Cubanía: A Lighthouse to Navigate through Troubled Waters on U.S./Cuba Relations

Cubanía: A Lighthouse to Navigate through Troubled Waters on U.S./Cuba Relations

The Reverend Rev. Dr. Leslie Copeland-Tune, Director of the Ecumenical Advocacy Days, started a recent sermon with the statement, “Saints, we are in trouble.” She expressed that, indeed, as we listen to the news or go to our newsfeeds on social media, there is no doubt that trouble is all around us. Our faith teaches us that trouble does not “last always,” nor does it have the final say in our lives. Copeland-Tune also said that we need to gather – believing that everybody can be a part of the solution for the troubles we face in our communities, nation, and world.

I cannot think of a better way to talk about the Global Ministries workshop at Ecumenical Advocacy Days on U.S./Cuba relations.  It is, indeed, a time of trouble regarding matters between the two countries.  The U.S. Embassy in Havana was downgraded and no longer issues visas to Cubans to visit their families in the U.S. The economic blockade is entering into new developments by targeting the Cuban government for being supportive of the Bolivarian Revolution in Venezuela.  Nevertheless, the “cubanía,” (the “cubanness”) as some anthropologists like Fernando Ortiz call it, allow us to understand the deep experience that looks to meet God in daily realities and searches for meaning and cohesion within the wide Cuban community, both on the island and in U.S. mainland. 

On the afternoon of April 6th, 2019, two Cuban women – pastors serving in different contexts – met to engage in dialogue to “build bridges and end the embargo” as they navigate “the troubled waters of U.S. Cuban relations.”  Reverend Yodalis Santiago, from the Free Evangelical Church in Cuba and Province Coordinator of the Cuban Council of Churches in Matanzas, talked about the direct impact of the economic blockade against Cuban families on the island.  The scarcity of food products, clothing, medicines, and provisions as a direct consequence of the blockade do not affect the political stances of the people on the island.  Instead, the blockade showed up as an unfair burden to the “gente de a pie” (the common people) in Cuba.  Pastor Yodalis was very emphatic to say that the problems between the governments are one thing, but another thing is the reality among the peoples of the countries.  As a frequent traveler to the U.S., Pastor Yodalis could testify to the love of the people of the U.S. towards her, her family, and her country.  Now, she fears that as the multiple-year visa is no longer available for her, she won’t be able to visit her brothers in the U.S.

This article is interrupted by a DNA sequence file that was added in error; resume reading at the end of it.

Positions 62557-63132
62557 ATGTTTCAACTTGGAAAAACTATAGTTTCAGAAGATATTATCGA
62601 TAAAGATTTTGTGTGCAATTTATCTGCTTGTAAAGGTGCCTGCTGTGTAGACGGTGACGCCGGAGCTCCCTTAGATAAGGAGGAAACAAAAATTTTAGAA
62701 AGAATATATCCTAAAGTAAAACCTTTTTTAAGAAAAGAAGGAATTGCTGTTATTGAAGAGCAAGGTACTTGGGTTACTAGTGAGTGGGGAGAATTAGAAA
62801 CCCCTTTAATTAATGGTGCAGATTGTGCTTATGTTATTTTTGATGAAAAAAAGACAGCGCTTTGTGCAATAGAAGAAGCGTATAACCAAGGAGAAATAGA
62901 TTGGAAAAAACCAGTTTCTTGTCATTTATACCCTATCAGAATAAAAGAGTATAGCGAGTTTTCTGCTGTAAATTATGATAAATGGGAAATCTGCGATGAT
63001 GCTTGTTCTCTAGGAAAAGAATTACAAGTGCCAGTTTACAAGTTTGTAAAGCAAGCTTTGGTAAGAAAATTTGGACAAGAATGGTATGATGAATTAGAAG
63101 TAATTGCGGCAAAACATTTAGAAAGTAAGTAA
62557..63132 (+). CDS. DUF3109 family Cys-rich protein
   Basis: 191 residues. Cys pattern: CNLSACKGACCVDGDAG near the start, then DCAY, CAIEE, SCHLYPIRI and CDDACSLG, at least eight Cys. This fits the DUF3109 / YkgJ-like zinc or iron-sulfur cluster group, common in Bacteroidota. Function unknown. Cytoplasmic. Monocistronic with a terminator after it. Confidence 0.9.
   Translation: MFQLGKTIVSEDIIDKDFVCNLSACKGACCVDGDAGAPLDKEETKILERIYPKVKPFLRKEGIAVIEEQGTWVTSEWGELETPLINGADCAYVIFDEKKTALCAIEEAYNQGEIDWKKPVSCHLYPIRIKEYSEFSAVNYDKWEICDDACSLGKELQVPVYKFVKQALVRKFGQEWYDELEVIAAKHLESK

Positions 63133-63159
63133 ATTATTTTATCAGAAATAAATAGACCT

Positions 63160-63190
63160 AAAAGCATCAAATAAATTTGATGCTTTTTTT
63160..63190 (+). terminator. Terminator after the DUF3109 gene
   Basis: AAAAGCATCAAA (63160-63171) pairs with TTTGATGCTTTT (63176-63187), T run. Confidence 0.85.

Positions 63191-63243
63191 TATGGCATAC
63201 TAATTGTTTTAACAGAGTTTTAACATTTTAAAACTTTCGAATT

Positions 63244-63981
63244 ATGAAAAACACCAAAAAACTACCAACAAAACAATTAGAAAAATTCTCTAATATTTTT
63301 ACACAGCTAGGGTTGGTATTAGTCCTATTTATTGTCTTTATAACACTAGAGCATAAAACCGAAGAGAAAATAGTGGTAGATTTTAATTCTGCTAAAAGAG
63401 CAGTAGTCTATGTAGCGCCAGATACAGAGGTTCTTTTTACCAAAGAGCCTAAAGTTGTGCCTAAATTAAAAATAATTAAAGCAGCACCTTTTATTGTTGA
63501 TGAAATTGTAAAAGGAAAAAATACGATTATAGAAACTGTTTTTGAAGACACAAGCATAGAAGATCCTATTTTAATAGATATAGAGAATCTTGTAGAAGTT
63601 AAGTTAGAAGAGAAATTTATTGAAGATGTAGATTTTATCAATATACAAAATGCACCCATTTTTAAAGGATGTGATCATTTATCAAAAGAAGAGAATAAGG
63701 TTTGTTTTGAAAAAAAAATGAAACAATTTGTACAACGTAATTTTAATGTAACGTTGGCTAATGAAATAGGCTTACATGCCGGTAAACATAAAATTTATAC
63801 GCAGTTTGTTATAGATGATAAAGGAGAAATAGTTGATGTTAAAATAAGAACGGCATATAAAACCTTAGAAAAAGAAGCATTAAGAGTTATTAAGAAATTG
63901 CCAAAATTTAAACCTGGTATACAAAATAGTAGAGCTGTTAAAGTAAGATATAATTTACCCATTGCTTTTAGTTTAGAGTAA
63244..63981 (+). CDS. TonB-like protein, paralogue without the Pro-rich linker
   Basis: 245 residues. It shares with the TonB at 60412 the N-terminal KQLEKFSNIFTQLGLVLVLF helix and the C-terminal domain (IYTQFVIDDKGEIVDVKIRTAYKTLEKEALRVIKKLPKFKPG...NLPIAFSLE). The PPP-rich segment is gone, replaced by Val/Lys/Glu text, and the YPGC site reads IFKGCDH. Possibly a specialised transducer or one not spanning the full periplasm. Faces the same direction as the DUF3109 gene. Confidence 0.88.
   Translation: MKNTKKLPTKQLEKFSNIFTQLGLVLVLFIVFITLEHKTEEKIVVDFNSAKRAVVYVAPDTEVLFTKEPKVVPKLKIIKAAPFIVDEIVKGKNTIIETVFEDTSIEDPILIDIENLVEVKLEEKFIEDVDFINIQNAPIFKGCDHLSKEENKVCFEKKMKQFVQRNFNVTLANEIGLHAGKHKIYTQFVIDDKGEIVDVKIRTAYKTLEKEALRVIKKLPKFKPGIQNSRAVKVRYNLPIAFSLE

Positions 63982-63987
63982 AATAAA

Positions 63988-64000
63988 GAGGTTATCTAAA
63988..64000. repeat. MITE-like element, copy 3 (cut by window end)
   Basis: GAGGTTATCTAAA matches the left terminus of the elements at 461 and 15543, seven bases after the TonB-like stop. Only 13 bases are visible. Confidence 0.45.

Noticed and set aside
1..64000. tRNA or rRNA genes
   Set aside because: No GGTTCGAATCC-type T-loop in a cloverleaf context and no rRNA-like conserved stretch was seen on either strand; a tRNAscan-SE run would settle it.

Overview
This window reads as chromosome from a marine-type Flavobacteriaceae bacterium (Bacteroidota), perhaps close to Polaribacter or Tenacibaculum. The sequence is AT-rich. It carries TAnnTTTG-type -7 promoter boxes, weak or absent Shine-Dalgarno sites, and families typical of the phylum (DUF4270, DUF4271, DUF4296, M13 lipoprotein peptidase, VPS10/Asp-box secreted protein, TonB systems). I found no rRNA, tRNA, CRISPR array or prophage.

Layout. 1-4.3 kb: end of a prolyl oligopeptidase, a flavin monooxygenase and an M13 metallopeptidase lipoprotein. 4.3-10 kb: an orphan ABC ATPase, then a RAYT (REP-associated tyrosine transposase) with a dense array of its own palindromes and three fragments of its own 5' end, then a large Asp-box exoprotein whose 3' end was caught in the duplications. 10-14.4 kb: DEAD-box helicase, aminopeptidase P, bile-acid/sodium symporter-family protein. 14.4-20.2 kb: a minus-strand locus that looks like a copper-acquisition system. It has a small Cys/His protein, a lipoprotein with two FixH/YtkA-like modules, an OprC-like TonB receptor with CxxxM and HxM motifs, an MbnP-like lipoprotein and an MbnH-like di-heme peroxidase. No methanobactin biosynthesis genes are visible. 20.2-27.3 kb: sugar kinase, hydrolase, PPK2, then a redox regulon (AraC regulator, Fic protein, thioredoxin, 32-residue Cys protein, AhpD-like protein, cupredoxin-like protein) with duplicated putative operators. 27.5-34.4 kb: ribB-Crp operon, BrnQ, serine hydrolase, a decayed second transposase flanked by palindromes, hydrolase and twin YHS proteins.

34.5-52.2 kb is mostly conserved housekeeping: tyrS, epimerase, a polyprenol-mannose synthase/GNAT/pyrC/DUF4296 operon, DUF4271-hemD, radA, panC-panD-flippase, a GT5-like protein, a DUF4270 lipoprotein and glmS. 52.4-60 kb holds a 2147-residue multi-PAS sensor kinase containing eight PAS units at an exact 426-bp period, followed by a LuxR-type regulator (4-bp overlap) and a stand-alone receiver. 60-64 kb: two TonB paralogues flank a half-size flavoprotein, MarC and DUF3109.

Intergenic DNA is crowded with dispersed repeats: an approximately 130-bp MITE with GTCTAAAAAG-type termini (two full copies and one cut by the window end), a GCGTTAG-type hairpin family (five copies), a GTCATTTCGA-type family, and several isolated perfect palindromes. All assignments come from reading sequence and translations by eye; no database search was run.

The Reverend Miriam Oropesa Gentle, a Christian Church (Disciples of Christ) Cuban American Pastor serving in Washington D.C. described her own story of pain. Her father died in the Bay of Pigs invasion to Cuba in 1961, fighting against the Cuban Revolution.  She grew up with all of the awful stories carried on by the Cuban-American community in Miami and their frustrations of not being able to go back into their country.  She believed what their friends and family said to her about their side of the story.  However, as she grew up affirming her language, her culture, her personality, and her identity as a Cuban, she realized that there was a need to connect with her people.  She realized that she needed to advocate for the people of Cuba so families could be together and the population wouldn’t continue to suffer the consequences of a senseless Cold War conflict between governments.  As she participated in a People-to-People Pilgrimage to Cuba, she then realized that the island was also “her island” as a “Cubana,” and that she could learn the other side of the story, as well as to relate with her “compatriotas” in Cuba. 

Both Cuban women could embrace each other in a spirit of solidarity beyond “the two shores” (“las dos orillas”), and face the participants of the workshop in a united front – advocating for the end of the economic blockade and the need of Cuban families to be together.  As Carmelo Álvarez reflected recently, in spite of people’s different political ideologies and faith comprehensions (or lack thereof), what helped maintain a unique communion and open communication was Cuba, the motherland.  We could see that sense of spiritual patriotism and love for a common culture and destiny working as a lighthouse amid the troubled waters of politics and ideology.